The theme of "Integration" in 2006 gave the Vatican the opportunity to develop “notions of freedom, respect and the importance (of) education.” The Vatican again issued two stamps. The €0.62 example showed a church, a synagogue and a mosque to emphasize the importance of religious freedom around the world. The €0.80 stamp illustrated a classroom with children of many races. In the foreground white and black hands clasp each other. The hope is that the children will grow to become adult citizens of the world and recognize the diversity around them.

 

For the 2007 theme, which was “A Century of Scouting,” the Vatican issued two stamps at €0.60 and €0.65. In addition to the crossed keys, they carry the Europa label. In its announcement of the stamps, the Vatican says it wanted to illustrate that scouting contributes to the “integral formation of young people.” The lower value stamp illustrates the themes of exploration, knowledge and growth. The higher value illustrates the spiritual side by "depicting observation of the wonders of creation". Approximately 60 stamp-issuing entities are releasing stamps illustrating scouting as part of the Europa stamp program.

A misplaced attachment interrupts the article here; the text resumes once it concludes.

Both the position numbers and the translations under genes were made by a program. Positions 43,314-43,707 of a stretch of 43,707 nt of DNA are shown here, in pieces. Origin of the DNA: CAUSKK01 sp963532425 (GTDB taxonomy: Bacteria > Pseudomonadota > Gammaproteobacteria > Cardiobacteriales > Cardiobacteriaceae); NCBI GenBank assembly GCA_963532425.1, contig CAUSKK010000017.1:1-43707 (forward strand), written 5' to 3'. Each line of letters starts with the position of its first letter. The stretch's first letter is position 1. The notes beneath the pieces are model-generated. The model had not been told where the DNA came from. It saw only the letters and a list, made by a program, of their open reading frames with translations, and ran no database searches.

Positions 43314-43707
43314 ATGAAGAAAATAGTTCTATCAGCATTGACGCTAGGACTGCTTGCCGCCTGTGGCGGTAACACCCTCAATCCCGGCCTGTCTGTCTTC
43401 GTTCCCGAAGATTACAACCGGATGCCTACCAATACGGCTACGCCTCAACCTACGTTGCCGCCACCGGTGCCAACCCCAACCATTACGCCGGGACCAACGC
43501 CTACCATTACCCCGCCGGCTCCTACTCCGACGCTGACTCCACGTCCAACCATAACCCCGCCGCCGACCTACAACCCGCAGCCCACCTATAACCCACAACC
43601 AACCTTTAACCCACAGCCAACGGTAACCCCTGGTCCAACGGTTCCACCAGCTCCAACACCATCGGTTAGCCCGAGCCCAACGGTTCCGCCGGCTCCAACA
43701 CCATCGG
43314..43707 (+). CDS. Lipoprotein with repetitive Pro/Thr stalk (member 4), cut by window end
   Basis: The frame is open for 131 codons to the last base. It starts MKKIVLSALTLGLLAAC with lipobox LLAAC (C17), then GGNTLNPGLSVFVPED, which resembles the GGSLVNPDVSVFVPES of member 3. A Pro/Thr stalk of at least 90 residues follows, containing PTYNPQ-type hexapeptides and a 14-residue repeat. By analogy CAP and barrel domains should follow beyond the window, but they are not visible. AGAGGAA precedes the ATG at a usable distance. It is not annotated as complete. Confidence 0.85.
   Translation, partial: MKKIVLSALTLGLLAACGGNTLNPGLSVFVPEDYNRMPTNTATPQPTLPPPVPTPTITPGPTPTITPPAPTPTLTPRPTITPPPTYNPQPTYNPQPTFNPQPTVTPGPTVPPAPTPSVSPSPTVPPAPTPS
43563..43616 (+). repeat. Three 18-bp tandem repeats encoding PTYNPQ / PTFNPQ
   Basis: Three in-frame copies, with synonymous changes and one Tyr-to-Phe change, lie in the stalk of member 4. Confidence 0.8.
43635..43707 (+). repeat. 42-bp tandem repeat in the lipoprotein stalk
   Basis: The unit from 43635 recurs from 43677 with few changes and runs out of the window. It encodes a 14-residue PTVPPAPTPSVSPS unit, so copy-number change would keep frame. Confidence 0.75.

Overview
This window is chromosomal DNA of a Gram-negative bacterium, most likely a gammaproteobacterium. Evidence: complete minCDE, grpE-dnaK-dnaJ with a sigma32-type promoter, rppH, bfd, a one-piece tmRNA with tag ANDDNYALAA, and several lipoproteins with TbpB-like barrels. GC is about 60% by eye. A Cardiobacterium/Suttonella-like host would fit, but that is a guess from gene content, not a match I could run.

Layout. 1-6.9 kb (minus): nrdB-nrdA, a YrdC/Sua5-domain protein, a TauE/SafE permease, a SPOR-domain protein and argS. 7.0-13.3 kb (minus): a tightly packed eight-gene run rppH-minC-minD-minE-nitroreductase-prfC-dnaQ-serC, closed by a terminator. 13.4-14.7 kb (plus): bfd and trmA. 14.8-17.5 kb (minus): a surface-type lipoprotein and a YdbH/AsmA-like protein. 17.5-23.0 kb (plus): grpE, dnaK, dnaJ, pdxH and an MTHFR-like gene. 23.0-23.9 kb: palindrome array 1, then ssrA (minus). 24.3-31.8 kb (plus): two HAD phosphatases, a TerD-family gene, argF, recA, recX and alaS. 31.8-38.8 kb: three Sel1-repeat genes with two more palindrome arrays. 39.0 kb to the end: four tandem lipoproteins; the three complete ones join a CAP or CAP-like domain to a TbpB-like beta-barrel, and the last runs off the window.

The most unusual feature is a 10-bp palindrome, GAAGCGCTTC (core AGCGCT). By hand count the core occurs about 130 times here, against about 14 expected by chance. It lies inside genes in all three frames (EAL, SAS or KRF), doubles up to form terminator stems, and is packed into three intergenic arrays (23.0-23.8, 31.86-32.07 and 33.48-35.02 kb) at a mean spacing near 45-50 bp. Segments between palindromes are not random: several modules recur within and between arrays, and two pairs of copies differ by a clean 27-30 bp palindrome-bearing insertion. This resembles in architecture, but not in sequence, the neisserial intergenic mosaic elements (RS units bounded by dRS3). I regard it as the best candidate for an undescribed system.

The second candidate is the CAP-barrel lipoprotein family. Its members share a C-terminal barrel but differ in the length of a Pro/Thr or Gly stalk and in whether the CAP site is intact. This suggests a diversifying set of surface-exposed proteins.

The coming themes for Europa stamps are letter writing in 2008, astronomy in 2009 and children’s books in 2010. It will be interesting to see the designs the Vatican chooses to mark these themes. All three offer rich opportunities.

 


 

[1] This is an expanded version of the article "Vatican Europa Issues" by the same author, which appeared in the July 2007 issue of Vatican Notes.

 

[2] Bayle, Emile and William C. Norby. The CEPT: Its History and Philatelic Recognition. Monograph Series, No. 2, Second ed., March 9, 1988, Bulletin of the Europa Study Unit.

 

[3] Austria issued a related stamp with the word “Europa” but not the common design. See John Holman, “New Collector, Stamps-Europa Issues,” Gibbons Stamp Monthly, April 22, 1992, #11, p. 120.

 

[4] This transition from CEPT to PostEurop is described in Alban Hammerschmidt, “'CEPT' – Main or Accessory Part of the Europa Theme?” Barbara Fraize, trans. Europa News, Jan–Feb 1994, p.299-312.

 

[5]  Personal E-mail to the author from Nathalie Vandenameele, PostEurop Headquarters, 4 May 2007. Regulations can be found at http://membres.lycos.fr/europa_cept/rules_a.htm. The Vatican’s relationship with the rest of Europe is complicated. While a member of CEPT, it is not a member of the European Union, but maintains diplomatic relations with the EU and uses the euro as its currency pursuant to a 1998 agreement. For a concise description of the Vatican’s relations with the EU, see http://ec.europa.eu/external_relations/we/intro/index.htm.